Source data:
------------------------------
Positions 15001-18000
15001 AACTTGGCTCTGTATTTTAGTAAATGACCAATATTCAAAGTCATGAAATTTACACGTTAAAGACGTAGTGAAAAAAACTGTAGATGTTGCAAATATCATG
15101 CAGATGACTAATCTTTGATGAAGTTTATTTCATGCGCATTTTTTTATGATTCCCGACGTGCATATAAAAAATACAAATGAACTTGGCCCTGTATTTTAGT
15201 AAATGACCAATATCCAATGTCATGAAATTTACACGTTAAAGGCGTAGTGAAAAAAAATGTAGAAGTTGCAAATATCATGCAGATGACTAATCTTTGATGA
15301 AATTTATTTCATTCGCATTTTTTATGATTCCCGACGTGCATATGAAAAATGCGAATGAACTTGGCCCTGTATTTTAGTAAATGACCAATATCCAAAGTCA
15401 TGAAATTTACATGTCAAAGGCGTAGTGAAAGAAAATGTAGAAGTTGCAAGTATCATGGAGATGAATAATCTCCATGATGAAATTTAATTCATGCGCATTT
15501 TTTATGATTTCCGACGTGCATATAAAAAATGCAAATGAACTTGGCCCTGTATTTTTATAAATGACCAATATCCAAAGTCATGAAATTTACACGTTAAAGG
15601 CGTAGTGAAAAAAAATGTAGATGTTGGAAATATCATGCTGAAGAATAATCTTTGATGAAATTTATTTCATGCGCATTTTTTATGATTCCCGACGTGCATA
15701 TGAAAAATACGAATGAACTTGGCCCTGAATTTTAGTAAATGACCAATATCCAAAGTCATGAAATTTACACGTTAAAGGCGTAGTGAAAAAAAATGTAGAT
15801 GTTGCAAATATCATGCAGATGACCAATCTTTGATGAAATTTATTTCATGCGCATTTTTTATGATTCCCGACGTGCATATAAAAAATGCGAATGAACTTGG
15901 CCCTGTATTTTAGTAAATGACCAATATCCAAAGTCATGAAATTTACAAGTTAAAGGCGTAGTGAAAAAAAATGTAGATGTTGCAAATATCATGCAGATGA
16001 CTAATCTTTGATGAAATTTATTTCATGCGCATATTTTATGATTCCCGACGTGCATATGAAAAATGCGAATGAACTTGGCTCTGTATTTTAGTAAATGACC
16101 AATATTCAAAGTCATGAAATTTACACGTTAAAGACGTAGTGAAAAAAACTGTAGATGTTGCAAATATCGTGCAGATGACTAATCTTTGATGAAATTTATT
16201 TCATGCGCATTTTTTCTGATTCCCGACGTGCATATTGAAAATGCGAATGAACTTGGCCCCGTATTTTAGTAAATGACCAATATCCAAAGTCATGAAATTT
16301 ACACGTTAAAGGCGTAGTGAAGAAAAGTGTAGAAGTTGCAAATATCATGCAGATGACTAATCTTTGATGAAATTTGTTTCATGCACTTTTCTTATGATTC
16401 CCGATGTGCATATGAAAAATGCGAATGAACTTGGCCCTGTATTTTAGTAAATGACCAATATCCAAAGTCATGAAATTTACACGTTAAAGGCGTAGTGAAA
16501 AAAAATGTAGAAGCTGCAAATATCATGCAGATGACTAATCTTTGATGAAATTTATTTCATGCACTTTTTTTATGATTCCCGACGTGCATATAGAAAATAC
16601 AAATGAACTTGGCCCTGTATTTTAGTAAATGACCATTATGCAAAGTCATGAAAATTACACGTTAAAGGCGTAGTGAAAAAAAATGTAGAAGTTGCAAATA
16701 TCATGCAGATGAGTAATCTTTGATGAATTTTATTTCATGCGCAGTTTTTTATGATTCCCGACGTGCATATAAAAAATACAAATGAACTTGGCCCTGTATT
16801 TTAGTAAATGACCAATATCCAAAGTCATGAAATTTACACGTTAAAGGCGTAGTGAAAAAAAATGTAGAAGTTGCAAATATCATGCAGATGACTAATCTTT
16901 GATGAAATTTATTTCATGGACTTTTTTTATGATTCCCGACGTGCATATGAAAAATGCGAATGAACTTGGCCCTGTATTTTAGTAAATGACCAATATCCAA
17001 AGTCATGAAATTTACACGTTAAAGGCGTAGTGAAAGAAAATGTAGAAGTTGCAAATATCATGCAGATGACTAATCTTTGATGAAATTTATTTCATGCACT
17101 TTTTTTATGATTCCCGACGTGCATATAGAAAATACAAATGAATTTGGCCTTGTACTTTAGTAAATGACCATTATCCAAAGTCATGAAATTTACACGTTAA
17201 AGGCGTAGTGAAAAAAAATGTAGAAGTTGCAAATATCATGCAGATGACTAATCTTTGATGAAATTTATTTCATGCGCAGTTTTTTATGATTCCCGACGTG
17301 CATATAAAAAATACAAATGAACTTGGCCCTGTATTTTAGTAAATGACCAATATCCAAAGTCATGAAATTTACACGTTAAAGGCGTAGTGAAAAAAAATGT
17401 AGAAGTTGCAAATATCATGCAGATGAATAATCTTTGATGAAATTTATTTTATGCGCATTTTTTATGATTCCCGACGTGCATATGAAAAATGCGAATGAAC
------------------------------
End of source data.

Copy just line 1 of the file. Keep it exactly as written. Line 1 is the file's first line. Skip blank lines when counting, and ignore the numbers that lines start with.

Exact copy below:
Positions 15001-18000